Lithuania has announced that individuals affiliated with the Lebanese Shia Hezbollah movement will be banned from entering the country, in a moved welcomed by Israel, which sees the group as a regional threat.
Lithuanian Foreign Minister Linas Linkevicius said the country stands beside the United States, Germany, the United Kingdom and the Netherlands, which declared Hezbollah in its entirety “a terrorist group”.
Most other European Union states distinguish between the group’s military and political wings, only classifying the former as a “terrorist” entity.
“Having taken into consideration the information acquired by our institutions and partners, we may conclude that ‘Hezbollah’ uses terrorist means that pose [a] threat to the security of a significant number of countries, including Lithuania,” Linkevicius said in his statement.
The 10-year ban was decided by the Migration Department, based on information about listed people within Hezbollah who posed a national security threat to Lithuania, according to the statement.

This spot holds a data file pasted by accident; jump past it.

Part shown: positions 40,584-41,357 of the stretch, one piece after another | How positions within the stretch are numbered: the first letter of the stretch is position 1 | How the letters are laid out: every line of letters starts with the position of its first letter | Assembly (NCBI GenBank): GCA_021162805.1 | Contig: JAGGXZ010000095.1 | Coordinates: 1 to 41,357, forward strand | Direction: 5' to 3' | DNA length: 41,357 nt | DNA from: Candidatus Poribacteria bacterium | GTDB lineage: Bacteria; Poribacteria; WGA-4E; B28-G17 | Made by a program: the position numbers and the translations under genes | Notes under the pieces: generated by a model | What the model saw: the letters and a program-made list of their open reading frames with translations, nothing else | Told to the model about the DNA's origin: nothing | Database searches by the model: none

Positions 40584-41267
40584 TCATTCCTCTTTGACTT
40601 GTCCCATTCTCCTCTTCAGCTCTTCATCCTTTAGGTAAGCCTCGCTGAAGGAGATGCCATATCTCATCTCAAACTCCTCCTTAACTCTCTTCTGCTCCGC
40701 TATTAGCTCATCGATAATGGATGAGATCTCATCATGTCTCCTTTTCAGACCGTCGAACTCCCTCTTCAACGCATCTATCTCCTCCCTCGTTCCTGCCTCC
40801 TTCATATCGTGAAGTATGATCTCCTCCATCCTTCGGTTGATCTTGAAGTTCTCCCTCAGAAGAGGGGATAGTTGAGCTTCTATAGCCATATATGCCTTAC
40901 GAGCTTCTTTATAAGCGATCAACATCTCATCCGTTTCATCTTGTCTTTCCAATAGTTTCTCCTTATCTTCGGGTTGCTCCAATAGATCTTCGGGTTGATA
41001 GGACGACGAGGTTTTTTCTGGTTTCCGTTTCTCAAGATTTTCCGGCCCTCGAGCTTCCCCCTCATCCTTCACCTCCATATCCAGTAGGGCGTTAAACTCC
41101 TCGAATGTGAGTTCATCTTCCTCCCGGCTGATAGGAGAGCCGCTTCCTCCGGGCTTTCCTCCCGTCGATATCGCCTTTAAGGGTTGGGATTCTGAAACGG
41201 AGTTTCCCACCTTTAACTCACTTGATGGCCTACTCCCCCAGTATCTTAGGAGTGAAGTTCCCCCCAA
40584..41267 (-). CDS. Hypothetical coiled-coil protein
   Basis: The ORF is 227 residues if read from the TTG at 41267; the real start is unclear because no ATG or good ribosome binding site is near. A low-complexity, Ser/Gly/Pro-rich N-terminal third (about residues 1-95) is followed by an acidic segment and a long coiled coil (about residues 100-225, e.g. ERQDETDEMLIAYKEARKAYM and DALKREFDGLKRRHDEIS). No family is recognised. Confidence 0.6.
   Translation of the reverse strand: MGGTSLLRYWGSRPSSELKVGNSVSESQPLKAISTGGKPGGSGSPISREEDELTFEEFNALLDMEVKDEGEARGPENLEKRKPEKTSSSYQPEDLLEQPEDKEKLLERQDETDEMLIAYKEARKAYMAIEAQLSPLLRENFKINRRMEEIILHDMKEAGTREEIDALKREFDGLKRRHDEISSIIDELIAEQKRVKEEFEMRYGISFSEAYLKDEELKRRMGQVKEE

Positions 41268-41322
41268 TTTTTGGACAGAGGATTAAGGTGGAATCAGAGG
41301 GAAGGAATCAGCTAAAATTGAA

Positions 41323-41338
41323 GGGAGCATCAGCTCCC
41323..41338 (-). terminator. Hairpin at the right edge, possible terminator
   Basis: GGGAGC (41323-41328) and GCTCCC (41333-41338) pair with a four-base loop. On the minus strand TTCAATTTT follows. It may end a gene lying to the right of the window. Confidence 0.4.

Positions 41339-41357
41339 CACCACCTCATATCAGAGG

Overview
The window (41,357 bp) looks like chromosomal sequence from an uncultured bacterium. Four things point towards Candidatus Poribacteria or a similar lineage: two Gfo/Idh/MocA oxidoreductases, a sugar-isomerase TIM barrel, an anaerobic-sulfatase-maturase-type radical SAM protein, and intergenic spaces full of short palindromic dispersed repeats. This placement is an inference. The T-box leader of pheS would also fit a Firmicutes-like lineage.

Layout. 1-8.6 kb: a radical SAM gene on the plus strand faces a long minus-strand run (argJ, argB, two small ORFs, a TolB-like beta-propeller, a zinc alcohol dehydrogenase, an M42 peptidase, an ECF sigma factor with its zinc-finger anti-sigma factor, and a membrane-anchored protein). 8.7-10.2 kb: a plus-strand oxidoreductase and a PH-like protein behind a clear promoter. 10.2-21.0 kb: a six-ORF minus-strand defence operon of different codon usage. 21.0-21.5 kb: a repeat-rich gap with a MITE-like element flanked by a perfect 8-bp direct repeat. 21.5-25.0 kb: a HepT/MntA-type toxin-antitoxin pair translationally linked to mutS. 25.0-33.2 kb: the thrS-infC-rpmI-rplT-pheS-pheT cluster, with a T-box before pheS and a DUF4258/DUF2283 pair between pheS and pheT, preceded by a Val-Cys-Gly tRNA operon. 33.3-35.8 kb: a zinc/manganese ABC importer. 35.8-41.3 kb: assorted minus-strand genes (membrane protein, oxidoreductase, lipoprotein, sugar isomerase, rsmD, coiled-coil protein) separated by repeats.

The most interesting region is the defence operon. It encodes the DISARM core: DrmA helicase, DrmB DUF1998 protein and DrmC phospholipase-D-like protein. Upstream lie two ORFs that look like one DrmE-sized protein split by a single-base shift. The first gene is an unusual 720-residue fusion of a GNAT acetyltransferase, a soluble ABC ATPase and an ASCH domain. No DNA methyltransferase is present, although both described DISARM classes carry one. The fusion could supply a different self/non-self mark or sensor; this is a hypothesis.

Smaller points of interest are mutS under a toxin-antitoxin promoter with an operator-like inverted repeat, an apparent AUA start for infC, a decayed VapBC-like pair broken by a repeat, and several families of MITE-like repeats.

Hezbollah, founded in Lebanon in 1982, has been blamed for numerous attacks on Israel and has ties to Iran.
Israeli Foreign Minister Gabi Ashkenazi praised Lithuania’s decision. “I call on all European countries to join the decision and outlaw the terrorist organisation,” he said.
Linkevicius also said: “We support [the] peaceful people of Lebanon and their wish for their country to implement necessary reforms.”
Hezbollah was part of the Lebanese government which resigned on Monday amid protests over a deadly explosion at the Beirut port.